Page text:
[Pao-Yang Chen] There’s More to It: Uncovering Genomewide DNA Methylation HeterogeneityPOST:
Estimating DNA methylation heterogeneity (A) DNA methylation heterogeneity for monitoring disease progression (B) Linear and nonlinear scores in measuring DNA methylation heterogeneity.
Estimating DNA methylation heterogeneity
(A) DNA methylation heterogeneity for monitoring disease progression
(B) Linear and nonlinear scores in measuring DNA methylation heterogeneity.
DNA methylation heterogeneity is a metric that describes how variable the methylation statuses are between cells within a population. This metric has been shown to elucidate biological processes, such as disease progression and cell development. Several computational tools have been developed in the recent years to measure methylation heterogeneity in pooled cell samples. This is radical as it means that all existing pooled cell datasets have a chance to be further dissected for heterogeneity without the need for single cell isolation. Depending on their frameworks, these tools have their individual strengths and weaknesses, but they also share significant limitations. For example, we noticed that the scoring systems used do not linearly describe heterogeneity, which prevent direct comparison of heterogeneity across loci. In this editorial, we highlight the importance of reliably capture all cases of methylation heterogeneity. We look forward for methylation heterogeneity to shed light on questions that cannot be answered with averaged methylation values alone, such as deciphering the role of heterogeneity in transcriptional regulation. In the future, it is expected that these methods will be extended to cover non-CG contexts which are dominant in plants, as well as to be used to profile methylation heterogeneity of highly complex genomic regions with the help of long-read technology.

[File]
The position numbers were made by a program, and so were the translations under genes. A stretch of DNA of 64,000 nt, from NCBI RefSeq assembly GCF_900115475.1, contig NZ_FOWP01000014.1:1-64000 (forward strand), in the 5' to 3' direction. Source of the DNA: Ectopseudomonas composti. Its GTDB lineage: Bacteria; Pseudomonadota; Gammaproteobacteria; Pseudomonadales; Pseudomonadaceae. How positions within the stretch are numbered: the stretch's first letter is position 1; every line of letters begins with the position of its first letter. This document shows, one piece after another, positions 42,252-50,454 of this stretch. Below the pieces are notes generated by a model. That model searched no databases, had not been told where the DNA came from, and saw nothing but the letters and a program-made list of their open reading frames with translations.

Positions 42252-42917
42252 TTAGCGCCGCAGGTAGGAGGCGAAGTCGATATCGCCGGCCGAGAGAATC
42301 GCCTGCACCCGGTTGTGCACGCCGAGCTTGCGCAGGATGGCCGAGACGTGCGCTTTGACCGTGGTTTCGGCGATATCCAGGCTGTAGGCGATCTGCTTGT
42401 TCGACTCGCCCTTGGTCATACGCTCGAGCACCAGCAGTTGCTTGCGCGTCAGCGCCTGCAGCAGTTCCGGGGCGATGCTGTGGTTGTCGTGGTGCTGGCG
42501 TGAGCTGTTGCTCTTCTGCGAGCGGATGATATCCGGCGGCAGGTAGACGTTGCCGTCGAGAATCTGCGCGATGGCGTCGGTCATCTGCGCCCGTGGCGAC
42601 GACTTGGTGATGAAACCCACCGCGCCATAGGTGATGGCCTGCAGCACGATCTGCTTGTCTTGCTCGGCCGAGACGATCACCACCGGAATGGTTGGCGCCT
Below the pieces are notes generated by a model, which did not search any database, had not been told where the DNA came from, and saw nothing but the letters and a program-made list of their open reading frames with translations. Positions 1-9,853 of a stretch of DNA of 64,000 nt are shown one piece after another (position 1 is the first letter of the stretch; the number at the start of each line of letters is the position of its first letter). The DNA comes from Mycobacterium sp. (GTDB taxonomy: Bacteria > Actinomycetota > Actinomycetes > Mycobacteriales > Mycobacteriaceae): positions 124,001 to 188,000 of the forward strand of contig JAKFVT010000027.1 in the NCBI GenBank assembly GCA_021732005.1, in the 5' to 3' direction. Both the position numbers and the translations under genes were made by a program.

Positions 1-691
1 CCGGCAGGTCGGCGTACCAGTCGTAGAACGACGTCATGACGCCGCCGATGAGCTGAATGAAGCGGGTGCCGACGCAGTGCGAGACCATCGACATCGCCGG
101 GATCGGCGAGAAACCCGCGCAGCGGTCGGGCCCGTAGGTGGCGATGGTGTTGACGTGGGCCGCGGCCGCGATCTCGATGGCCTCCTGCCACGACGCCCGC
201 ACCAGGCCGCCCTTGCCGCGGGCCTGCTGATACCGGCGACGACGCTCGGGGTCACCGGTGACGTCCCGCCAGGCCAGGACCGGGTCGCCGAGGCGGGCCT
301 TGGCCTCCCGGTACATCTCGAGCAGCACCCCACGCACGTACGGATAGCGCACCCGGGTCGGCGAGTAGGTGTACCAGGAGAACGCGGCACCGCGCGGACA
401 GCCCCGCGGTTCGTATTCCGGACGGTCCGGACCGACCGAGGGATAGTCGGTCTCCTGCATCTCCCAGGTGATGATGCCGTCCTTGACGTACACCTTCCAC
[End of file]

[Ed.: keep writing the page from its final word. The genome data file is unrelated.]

This is an invited editorial published in Epigenomics. The leading authors are Jenny HueyTyng Lee and Pei-Yu Lin.